West Coast Flooding

Atmospheric River Flooding Blasts NW Washington

“A Category 4 “atmospheric river” was bombarding the Pacific Northwest Monday, unleashing heavy rain and high-altitude snow while triggering flooding and the risk of avalanches.

National Weather Service offices in Seattle and Portland, Ore., issued flood warnings for multiple area rivers while the Northwest Avalanche Center had placed avalanche warnings in effect for large portions of the Cascade Mountains, describing “very dangerous” conditions.”

Washington Post February 28, 2022

Umatilla River Eastern Oregon

You are advised to LEAVE IMMEDIATELY! Gather any belonging and make efforts to protect your home. If you stay, emergency services may not be available to assist you further.

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In a statement released late Friday night, February 7, 2020, the Umatilla County Sheriff’s Office said county residents were advised to assess their resources and determine whether they were able to shelter in place for several weeks.

According to the evacuation notice from the UCSO, people were to act fast.

Rescue crews would be on the ground and in the air by helicopter the next day to attempt to make contact with residents. Officials said this would be the last evacuation notice residents would receive. . .              More from OPB News

 

Two years after the Umatilla Flood affected communities are mostly feeling well healed. This video comes from the Long Term Recovery Team on their work.
This is what A disaster feels like

The Umatilla River breached its banks in 1965 and 1996/1997, but despite mitigation efforts the February 7 flooding has been the worst. Some 450 families have damaged or destroyed homes. Impacts stretch from Pendleton as far north as Walla Walla, WA. The Federated Tribes of the Umatilla have been deeply impacted.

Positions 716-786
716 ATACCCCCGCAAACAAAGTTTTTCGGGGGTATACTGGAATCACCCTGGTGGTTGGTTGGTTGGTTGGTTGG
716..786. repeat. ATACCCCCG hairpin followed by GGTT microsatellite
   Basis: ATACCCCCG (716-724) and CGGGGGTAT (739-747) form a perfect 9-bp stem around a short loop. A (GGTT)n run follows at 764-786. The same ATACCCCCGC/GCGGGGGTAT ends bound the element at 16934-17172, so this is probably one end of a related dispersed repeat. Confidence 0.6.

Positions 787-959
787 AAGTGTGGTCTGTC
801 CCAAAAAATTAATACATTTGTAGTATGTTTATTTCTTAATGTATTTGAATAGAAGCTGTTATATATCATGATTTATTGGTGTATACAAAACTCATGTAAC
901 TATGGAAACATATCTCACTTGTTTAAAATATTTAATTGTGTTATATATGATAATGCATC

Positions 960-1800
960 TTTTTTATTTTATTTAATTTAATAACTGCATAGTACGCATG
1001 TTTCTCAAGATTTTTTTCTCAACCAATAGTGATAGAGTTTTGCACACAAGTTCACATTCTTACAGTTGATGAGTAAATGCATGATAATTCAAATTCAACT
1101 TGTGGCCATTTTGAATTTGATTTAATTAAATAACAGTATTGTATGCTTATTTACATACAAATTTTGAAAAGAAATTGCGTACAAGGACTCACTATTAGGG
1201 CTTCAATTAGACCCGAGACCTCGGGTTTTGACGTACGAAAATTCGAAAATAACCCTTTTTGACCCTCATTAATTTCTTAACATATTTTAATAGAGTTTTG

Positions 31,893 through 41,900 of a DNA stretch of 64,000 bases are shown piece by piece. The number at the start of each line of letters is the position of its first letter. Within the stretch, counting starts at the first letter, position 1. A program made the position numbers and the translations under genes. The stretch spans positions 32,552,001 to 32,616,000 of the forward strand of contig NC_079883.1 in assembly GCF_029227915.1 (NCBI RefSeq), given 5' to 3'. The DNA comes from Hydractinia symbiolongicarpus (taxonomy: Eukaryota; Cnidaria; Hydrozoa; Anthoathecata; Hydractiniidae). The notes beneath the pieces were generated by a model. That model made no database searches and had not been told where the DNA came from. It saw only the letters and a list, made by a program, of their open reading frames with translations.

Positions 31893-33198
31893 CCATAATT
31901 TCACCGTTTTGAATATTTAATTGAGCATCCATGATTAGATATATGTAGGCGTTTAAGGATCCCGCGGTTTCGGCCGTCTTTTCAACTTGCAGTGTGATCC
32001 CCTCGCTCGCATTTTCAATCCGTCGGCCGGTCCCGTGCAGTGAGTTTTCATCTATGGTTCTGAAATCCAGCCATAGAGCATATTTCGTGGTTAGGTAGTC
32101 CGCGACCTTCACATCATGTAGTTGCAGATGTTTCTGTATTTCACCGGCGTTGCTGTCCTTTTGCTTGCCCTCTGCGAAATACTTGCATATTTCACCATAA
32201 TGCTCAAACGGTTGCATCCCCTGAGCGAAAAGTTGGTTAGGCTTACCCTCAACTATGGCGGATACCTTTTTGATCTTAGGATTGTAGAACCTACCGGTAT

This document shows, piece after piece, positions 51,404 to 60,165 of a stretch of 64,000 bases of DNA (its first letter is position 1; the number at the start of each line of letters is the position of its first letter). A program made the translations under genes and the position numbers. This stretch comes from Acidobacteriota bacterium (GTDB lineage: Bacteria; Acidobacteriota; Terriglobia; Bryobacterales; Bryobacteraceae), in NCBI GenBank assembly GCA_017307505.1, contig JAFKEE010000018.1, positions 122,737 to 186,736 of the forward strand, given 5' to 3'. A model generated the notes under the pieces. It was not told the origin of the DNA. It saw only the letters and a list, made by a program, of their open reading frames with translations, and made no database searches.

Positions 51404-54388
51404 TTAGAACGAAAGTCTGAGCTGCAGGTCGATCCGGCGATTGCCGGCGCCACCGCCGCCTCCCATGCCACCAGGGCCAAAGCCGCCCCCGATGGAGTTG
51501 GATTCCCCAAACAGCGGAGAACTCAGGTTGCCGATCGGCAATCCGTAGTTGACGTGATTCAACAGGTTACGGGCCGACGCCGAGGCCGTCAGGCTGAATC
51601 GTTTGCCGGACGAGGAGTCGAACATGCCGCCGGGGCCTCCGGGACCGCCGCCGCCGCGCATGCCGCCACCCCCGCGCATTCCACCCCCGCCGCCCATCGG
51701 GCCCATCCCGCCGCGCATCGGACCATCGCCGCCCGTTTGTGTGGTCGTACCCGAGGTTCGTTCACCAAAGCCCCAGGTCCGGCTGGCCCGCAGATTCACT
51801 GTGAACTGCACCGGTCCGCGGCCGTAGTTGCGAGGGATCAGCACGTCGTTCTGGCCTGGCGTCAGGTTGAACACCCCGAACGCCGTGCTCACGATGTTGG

As one would hope neighbor began to help neighbor as the flooding hit.  Some 50 people were helicoptered out of isolated areas. Those with tractors set out to clear the muck and move people’s belongings.  Sheriffs, emergency workers, medical personnel  and more all jumped into action.

Churches are often quick to help with food and spiritual support in such disasters. Our thanks to Pr. Travis Larsen of Peace Lutheran Church in Pendleton and Pr. Joel Ley of Christ Lutheran in Walla Walla for being a Lutheran presence in and around this flooding. Charlene Larsen of First Lutheran in Astoria, OR is also deeply engaged through her work with the Oregon VOAD, representing Lutheran Community Services Northwest and Lutheran Disaster Response. Emergency services like the Red Cross and United Way have also been actively engaged.

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